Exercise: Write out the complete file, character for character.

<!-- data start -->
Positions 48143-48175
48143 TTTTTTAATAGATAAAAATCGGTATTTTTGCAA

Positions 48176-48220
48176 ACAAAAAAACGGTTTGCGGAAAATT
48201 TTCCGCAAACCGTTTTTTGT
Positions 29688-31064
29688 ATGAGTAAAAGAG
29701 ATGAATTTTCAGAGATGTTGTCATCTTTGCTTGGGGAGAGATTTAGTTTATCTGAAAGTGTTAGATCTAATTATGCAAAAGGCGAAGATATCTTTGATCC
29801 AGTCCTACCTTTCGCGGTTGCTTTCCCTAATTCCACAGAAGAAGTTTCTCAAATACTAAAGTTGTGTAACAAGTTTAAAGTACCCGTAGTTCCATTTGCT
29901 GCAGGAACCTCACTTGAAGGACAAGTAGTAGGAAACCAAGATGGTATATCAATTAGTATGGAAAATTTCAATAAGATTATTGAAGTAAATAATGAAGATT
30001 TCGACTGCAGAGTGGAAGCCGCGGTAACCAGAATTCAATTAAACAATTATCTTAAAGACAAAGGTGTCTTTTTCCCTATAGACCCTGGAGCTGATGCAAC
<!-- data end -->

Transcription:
Positions 48143-48175
48143 TTTTTTAATAGATAAAAATCGGTATTTTTGCAA

Positions 48176-48220
48176 ACAAAAAAACGGTTTGCGGAAAATT
48201 TTCCGCAAACCGTTTTTTGT
Positions 29688-31064
29688 ATGAGTAAAAGAG
29701 ATGAATTTTCAGAGATGTTGTCATCTTTGCTTGGGGAGAGATTTAGTTTATCTGAAAGTGTTAGATCTAATTATGCAAAAGGCGAAGATATCTTTGATCC
29801 AGTCCTACCTTTCGCGGTTGCTTTCCCTAATTCCACAGAAGAAGTTTCTCAAATACTAAAGTTGTGTAACAAGTTTAAAGTACCCGTAGTTCCATTTGCT
29901 GCAGGAACCTCACTTGAAGGACAAGTAGTAGGAAACCAAGATGGTATATCAATTAGTATGGAAAATTTCAATAAGATTATTGAAGTAAATAATGAAGATT
30001 TCGACTGCAGAGTGGAAGCCGCGGTAACCAGAATTCAATTAAACAATTATCTTAAAGACAAAGGTGTCTTTTTCCCTATAGACCCTGGAGCTGATGCAAC